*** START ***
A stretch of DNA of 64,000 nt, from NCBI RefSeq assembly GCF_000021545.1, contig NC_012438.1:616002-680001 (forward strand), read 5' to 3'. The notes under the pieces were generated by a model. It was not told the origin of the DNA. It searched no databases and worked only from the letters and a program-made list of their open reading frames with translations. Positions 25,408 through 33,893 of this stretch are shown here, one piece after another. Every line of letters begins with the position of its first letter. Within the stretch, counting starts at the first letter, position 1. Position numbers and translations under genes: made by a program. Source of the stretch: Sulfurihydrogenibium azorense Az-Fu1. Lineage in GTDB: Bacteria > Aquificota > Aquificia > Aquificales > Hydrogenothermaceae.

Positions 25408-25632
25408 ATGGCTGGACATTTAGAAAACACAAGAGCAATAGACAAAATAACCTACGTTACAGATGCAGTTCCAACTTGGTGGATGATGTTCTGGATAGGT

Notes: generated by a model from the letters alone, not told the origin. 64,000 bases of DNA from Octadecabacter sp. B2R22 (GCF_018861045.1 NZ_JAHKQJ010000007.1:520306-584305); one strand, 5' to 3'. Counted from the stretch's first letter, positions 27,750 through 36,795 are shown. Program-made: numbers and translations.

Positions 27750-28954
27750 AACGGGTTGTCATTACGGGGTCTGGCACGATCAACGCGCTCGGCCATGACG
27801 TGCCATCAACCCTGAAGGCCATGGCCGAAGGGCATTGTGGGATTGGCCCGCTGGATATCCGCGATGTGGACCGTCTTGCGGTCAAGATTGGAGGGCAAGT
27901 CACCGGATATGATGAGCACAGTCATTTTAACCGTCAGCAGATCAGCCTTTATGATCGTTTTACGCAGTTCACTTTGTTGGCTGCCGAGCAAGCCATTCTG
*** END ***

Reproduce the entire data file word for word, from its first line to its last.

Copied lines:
A stretch of DNA of 64,000 nt, from NCBI RefSeq assembly GCF_000021545.1, contig NC_012438.1:616002-680001 (forward strand), read 5' to 3'. The notes under the pieces were generated by a model. It was not told the origin of the DNA. It searched no databases and worked only from the letters and a program-made list of their open reading frames with translations. Positions 25,408 through 33,893 of this stretch are shown here, one piece after another. Every line of letters begins with the position of its first letter. Within the stretch, counting starts at the first letter, position 1. Position numbers and translations under genes: made by a program. Source of the stretch: Sulfurihydrogenibium azorense Az-Fu1. Lineage in GTDB: Bacteria > Aquificota > Aquificia > Aquificales > Hydrogenothermaceae.

Positions 25408-25632
25408 ATGGCTGGACATTTAGAAAACACAAGAGCAATAGACAAAATAACCTACGTTACAGATGCAGTTCCAACTTGGTGGATGATGTTCTGGATAGGT

Notes: generated by a model from the letters alone, not told the origin. 64,000 bases of DNA from Octadecabacter sp. B2R22 (GCF_018861045.1 NZ_JAHKQJ010000007.1:520306-584305); one strand, 5' to 3'. Counted from the stretch's first letter, positions 27,750 through 36,795 are shown. Program-made: numbers and translations.

Positions 27750-28954
27750 AACGGGTTGTCATTACGGGGTCTGGCACGATCAACGCGCTCGGCCATGACG
27801 TGCCATCAACCCTGAAGGCCATGGCCGAAGGGCATTGTGGGATTGGCCCGCTGGATATCCGCGATGTGGACCGTCTTGCGGTCAAGATTGGAGGGCAAGT
27901 CACCGGATATGATGAGCACAGTCATTTTAACCGTCAGCAGATCAGCCTTTATGATCGTTTTACGCAGTTCACTTTGTTGGCTGCCGAGCAAGCCATTCTG